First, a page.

MV-22 refueling kit to be tested

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posted on Aug, 29 2013 @ 09:09 PM
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Bell Boeing and the Marines are going to test a roll-on/roll-off refueling kit for the MV-22 aircraft. Boeing will pay for the tests, using a Marine aircraft. The system consists of a high speed drogue, hose and reel mechanism.

The current system that will be tested is a non-functional aerodynamic demonstrator made up of off the shelf parts. The Marines are interested in using the system with the F-35. As a substitute they will use an F-18 in place of the F-35 for now.

If the system works the Marines are looking at flying a full squadron of 16 F-35s off an amphibious assault ship, with six MV-22s that can be fitted with this system.


Boeing and the US Marine Corps are testing a new prototype roll-on/roll-off aerial refueling system for the Bell-Boeing MV-22 Osprey this week, a senior USMC officer says.

The system which consists of a high-speed aerial refueling drogue, hose and reel mechanism is being tested on a VMX-22 aircraft, says Col Michael Orr, the squadron's commander. However, the USMC is not paying for the tests itself, rather Boeing is paying for the demonstration, he says.

The system is currently a non-functional aerodynamic demonstrator, Orr says. However, the parts are off the shelf and Orr says he does not expect any hiccups.

Orr says that the USMC is very interested in the system for use with the Lockheed Martin F-35B. Currently, because F-35B test assets are scarce, the USMC is using a Boeing F/A-18 Hornet as a substitute, Orr says.

www.flightglobal.com...




posted on Aug, 29 2013 @ 09:20 PM
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reply to post by Zaphod58
 


Both being VTOL this could be a very interesting development, close in refueling makes for more frequent and extended loiter time, the F-35 must be a gas guzzler hey? Nice aircraft ,though nothing will replace my Av-8b screen saver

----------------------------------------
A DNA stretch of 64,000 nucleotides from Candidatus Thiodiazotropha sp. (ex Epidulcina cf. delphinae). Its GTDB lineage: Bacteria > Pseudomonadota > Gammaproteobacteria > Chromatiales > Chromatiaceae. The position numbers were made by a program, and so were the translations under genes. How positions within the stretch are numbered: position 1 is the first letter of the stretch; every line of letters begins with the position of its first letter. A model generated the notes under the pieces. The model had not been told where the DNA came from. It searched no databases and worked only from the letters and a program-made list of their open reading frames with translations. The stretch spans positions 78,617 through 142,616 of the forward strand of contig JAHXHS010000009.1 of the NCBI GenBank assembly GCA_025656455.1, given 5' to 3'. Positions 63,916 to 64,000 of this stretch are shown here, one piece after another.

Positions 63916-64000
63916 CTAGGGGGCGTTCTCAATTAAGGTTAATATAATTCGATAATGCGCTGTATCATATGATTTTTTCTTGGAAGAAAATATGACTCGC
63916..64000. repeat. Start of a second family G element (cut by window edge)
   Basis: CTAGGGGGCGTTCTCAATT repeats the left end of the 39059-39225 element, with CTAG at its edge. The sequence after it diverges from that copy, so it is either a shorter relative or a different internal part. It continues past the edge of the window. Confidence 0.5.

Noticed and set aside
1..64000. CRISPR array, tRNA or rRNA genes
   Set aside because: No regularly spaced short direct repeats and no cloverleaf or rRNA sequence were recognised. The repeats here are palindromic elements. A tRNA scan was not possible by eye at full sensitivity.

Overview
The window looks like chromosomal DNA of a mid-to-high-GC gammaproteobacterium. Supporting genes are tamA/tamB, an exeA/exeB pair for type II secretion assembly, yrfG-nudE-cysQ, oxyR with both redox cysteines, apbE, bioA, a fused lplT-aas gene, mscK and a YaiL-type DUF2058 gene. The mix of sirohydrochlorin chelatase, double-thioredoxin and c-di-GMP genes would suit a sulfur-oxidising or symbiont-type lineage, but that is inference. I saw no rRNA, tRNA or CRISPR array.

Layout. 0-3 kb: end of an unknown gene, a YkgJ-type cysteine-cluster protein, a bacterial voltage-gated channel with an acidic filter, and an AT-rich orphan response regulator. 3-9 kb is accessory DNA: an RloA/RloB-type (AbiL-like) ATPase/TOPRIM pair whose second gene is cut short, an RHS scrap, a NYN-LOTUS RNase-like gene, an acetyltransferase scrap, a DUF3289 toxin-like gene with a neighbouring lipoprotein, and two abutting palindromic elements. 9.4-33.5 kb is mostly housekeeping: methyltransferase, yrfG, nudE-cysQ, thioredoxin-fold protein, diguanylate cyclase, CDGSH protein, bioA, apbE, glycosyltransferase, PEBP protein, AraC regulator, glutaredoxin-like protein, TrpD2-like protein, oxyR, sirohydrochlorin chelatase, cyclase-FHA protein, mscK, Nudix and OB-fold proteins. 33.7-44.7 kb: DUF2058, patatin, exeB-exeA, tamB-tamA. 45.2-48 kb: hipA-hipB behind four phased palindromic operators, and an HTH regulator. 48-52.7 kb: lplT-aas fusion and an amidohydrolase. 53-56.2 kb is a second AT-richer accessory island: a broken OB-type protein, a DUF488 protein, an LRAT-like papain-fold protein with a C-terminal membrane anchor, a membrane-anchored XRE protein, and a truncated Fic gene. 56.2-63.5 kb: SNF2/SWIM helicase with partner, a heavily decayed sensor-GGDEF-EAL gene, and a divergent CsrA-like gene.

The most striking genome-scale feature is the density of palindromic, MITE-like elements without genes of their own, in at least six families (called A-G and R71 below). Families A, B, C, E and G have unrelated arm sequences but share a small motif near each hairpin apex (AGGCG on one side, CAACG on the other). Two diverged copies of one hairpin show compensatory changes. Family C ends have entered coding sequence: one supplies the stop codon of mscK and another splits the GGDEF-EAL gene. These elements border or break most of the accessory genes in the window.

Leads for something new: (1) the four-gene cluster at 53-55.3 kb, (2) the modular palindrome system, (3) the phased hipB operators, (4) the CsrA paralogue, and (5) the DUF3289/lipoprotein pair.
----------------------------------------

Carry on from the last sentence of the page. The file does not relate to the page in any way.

posted on Aug, 30 2013 @ 08:21 AM
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reply to post by Zaphod58
 


I've been on aircraft for in-flight refueling and have always been amazed. But this sounds quite scary concerning the Osprey.

The first thought that came to my mind was sticking my *ahem* into a blender and turning it on.
OUCH! The probe extending from the MV-22 better be a decent length.



posted on Aug, 30 2013 @ 08:55 AM
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reply to post by TDawgRex
 


Theoretically the refueling drogue would fall kind of between the prop wash areas from the engines. It would also extend back a pretty good way from the back of the aircraft.



posted on Sep, 5 2013 @ 05:32 PM
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Pictures of an MV-22 with the refueling kit installed, and an F-18 in close formation have been released. The Hornet and Osprey were at 210 knots, when the Hornet approached to within 30 feet of the drogue, in an offset position.

Next week, using a different drogue system, they are going to test out low speed proximity for rotorwing aircraft.





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